When I was an undergraduate, I didn’t attend an institution that had fraternities and sororities.
My first experience with Greek Life came during my second year as a student affairs professional at another college. At the start of the year, I was asked to oversee fraternities as the new IFC adviser. I had a feeling that the administration was looking for a way to end the Greek Life program altogether. At the time, I was not a fan of fraternities.
On day one in my new role, I was walking down the staircase overlooking a lounge commonly used by Greeks. Lee, a developmentally disabled man who worked in the food court, was sitting by himself, eating a slice of pizza and reading a comic book. Three male students approached him and began to bully him. Without missing a beat, I watched as three fraternity men intervened. Led by a short, stocky guy nicknamed “Sause,” they stopped the bullying in its tracks.
I watched in awe as Sause and his brothers bought Lee a fresh lunch, sat with him and spent time with him. In that moment, I considered for the first time that there might be something more to Greek Life. Thus began my journey as a Greek Life advocate.
Soon after this incident, Sause and his fraternity invited Lee to become their brother. To this day, they ensure that Lee is cared for. It would only be a matter of time before Sause asked me to be his brother. Sause became my “Big” — and remains so to this day.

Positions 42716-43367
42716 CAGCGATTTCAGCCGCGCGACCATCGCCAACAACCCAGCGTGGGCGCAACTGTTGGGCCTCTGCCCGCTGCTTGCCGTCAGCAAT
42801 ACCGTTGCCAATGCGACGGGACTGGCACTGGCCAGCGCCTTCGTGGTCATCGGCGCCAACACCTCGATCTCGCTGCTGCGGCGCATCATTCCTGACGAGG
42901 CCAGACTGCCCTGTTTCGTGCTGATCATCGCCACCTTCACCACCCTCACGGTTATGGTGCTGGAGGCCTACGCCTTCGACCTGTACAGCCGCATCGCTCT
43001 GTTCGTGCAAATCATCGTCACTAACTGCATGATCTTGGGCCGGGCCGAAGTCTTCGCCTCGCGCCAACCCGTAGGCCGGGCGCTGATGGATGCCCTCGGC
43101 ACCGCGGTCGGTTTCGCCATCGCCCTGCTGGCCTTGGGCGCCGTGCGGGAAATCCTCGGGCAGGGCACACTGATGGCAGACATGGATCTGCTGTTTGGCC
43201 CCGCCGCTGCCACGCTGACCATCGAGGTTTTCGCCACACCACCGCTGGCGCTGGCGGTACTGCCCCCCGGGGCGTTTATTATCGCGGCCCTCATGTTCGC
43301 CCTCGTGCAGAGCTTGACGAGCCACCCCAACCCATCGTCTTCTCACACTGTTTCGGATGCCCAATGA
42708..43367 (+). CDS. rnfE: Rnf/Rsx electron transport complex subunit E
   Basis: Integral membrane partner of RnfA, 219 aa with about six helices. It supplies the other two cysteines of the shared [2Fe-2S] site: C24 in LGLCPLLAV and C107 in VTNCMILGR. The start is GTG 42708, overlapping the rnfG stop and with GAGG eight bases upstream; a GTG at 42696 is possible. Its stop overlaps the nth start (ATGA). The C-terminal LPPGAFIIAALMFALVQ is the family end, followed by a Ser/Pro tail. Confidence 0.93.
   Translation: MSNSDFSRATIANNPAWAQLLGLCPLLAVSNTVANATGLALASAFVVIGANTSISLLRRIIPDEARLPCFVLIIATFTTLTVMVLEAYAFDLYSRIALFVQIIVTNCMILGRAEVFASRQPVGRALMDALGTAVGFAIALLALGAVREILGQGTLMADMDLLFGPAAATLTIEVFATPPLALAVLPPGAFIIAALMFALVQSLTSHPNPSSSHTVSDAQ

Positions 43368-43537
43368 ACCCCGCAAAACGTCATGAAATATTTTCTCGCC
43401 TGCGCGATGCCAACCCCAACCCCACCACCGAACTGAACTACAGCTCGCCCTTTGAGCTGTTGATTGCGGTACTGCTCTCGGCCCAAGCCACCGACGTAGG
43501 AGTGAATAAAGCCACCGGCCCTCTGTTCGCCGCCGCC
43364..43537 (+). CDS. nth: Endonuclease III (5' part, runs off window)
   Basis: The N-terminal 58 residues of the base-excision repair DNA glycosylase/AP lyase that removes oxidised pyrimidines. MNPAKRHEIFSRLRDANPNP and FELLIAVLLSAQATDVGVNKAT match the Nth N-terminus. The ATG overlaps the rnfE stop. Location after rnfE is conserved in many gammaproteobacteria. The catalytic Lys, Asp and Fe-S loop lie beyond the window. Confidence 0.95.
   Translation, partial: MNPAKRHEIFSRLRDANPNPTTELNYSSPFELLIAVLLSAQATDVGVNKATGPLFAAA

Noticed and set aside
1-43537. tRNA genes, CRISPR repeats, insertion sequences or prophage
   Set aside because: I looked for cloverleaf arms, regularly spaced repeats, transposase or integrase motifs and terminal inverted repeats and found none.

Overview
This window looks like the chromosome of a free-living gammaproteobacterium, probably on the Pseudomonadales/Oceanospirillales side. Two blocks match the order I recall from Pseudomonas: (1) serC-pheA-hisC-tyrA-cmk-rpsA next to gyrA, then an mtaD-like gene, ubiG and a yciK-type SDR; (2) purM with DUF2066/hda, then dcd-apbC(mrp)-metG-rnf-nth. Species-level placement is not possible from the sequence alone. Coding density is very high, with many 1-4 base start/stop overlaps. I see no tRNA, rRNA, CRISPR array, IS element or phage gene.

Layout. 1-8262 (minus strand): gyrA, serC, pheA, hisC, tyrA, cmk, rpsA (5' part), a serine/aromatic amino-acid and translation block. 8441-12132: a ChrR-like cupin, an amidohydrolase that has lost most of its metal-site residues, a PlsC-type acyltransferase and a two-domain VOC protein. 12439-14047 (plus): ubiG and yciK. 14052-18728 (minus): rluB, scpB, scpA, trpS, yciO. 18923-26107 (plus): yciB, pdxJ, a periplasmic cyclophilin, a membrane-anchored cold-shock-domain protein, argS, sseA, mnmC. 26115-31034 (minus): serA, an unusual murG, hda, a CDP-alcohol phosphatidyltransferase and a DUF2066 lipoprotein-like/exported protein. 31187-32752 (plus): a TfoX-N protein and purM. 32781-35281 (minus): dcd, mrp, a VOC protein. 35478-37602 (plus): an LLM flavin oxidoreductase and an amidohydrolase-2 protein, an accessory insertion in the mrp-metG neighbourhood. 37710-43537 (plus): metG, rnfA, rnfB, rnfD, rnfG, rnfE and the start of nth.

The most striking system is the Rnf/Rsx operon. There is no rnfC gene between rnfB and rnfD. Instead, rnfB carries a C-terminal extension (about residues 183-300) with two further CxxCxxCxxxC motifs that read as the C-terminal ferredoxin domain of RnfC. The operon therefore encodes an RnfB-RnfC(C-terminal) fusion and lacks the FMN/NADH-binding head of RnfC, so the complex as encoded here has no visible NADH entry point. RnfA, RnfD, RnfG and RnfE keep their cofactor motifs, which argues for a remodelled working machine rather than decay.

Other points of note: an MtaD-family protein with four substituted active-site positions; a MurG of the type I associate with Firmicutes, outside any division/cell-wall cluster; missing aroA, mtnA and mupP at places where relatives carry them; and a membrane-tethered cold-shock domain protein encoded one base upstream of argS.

I went on to serve my fraternity as an adviser, an ACB president, and a district governor. In 2001 I was elected to the national board and served as a national vice president. Much to my own surprise, in 2017, I received one of my fraternity’s highest honors.
So in many ways, I’m a “convert,” an unexpected fraternity man, but also, in a sense, a frustrated one.
As we know, the public perception of fraternities is often shaped by negatives in the media. Sadly, we have been discussing and confronting the same challenges for decades. Hence, the source of my frustration. While some behaviors are inexcusable, there remain many wonderful things that happen in Greek Life.
Annually, for example, the 380,000 fraternity members on 800 campuses nationwide raise $20 million-plus for philanthropic causes. They devote 3.8 million hours to service in their local communities. And their average GPA of 2.912 is higher than that of all male students nationally.
In my view, what distinguishes the fraternity experience is the focus on building relationships, fostering interconnectedness and offering new perspectives. Through their emphasis on community, fraternities have the unique capability to expose students to career possibilities, personal growth opportunities and points of view that they would never have experienced individually.
We need to balance these experiences with vigilance and a commitment to our values, so that fraternities are known, not for their missteps, but for helping to build better men.
Joe Bertolino is president of Southern Connecticut State University in New Haven.